Fun fact: Why is winter prime time for whale-flix in the Cape? It’s because they leave Antarctica’s freezing waters to mate and nurse their young in the comparatively warmer Atlantic. Apparently icy water is not conducive to amorous activities for whales, although “warm” is hardly a word anyone who has ever bravely dipped a toe in the Atlantic would use to describe our waters. Words like “Eek!” and “Aaargh!” are more likely.

2. Get Punch Drunk on Tea with Churchill’s Ghost

Perhaps a remnant of South Africa’s colonial roots, the High Tea experience in Cape Town is well worth any slight strain to elevated pinkie fingers – and a splendiferous way to spend a chilly day. Dylan, a local and proud High Tea ambassador, rates Mount Nelson in Gardens as one of his top High Tea destinations.

Dylan quips that there is something so enchanting about listening to the piano and sinking into silk cushions while gorging on tiny sandwiches and pastries. “For a moment you feel like you’re part of the gentry.” (Among other celebrities, Winston Churchill is rumoured to have sojourned here as a war correspondent).

Spend the morning walking the verdant grounds of “The Pink Lady” as the hotel is called (it has since been painted white; one can only imagine the interminable debates among shareholders about that decision). You will need to walk off those scones before heading to our next High Tea hotspot…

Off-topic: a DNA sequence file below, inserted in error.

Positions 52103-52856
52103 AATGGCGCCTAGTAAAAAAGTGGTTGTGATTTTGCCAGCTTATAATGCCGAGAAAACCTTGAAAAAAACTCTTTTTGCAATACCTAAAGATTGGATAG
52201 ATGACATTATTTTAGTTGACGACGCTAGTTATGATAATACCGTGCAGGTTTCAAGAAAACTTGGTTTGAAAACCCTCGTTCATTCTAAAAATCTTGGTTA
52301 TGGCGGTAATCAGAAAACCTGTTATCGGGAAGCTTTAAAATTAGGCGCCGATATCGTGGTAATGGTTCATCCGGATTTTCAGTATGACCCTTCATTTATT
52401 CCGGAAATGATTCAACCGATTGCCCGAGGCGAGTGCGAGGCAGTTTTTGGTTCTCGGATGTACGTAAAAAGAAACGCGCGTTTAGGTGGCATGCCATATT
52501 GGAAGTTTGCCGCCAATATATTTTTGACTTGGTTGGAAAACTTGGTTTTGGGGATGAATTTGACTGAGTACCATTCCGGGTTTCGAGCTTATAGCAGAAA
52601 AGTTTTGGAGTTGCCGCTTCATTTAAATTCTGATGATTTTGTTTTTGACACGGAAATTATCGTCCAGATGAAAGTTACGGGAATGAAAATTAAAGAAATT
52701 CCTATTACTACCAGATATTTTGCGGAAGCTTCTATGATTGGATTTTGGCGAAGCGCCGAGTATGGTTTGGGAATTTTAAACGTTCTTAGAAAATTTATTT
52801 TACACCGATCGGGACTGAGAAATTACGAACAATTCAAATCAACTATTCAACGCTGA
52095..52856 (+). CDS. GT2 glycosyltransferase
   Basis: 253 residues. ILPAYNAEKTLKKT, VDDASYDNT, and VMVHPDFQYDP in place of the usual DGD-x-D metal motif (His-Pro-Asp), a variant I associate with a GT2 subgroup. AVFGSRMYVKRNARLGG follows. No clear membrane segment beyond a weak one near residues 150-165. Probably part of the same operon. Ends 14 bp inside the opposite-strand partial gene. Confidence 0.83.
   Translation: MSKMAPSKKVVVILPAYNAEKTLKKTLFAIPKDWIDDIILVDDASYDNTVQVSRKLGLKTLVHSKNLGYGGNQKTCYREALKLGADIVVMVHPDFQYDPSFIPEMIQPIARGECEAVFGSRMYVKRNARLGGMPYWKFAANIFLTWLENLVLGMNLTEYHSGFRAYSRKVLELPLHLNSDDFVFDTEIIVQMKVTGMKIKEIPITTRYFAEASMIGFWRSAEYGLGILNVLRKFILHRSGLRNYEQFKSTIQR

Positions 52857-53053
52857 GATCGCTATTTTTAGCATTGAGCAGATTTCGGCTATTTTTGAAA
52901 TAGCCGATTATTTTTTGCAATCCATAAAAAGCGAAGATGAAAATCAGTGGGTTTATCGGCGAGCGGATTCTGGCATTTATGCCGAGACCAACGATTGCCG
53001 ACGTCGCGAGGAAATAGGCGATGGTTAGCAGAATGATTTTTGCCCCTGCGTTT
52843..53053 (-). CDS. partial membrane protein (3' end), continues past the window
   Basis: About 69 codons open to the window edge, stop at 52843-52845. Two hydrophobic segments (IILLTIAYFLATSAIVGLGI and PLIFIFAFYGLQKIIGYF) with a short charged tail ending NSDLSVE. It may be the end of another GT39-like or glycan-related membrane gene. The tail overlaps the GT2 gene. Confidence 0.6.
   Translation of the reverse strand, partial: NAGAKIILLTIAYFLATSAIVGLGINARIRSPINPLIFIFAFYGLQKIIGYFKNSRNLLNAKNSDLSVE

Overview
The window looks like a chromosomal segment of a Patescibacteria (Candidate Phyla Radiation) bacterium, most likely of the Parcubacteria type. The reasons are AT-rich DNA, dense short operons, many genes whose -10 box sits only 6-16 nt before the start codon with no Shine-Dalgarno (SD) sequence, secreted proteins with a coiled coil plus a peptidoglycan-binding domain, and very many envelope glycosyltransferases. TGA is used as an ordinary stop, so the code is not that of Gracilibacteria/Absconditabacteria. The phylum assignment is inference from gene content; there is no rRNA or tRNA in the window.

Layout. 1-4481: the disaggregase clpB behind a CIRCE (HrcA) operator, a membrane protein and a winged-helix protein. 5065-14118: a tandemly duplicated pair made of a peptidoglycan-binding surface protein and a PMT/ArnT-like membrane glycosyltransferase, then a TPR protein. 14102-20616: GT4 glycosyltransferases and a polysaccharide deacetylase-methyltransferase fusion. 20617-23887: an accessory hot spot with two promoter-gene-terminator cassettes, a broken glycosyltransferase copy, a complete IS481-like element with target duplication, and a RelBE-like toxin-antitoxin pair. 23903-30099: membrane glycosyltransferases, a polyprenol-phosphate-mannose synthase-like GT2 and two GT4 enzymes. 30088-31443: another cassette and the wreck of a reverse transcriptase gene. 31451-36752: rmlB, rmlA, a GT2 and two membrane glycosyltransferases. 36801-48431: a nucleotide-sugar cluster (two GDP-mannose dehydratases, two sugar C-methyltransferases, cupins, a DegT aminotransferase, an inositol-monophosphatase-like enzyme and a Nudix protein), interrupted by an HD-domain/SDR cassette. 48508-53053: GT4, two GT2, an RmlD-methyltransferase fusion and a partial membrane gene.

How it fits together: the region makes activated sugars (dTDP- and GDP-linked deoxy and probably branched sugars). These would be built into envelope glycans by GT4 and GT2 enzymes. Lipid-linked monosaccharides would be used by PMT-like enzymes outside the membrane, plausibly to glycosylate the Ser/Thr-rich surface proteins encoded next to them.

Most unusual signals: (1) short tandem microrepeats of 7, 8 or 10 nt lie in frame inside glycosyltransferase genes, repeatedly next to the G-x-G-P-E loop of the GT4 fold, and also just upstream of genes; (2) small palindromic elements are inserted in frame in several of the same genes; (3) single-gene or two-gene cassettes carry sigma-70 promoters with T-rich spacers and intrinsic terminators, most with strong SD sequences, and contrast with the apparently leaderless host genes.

The Vineyard – what with its colonial history virtually yelling “tally-ho!” from the walls – is the perfect setting for High Tea. This famous hotel brings a bit of South African flavour to the Brit ritual, with treats like biltong cheese puffs to sample with your Rooios tea next to the fireplace. You might spot one of the many resident African tortoises, some of which, like the hotel itself, are centenarians.

Fun fact: A possible explanation for why it’s called High Tea is because the ritual occurred at a table. On the other hand, when the help was predisposed, tea was taken in low chairs or sofas. Thank you, afternoontea.co.uk.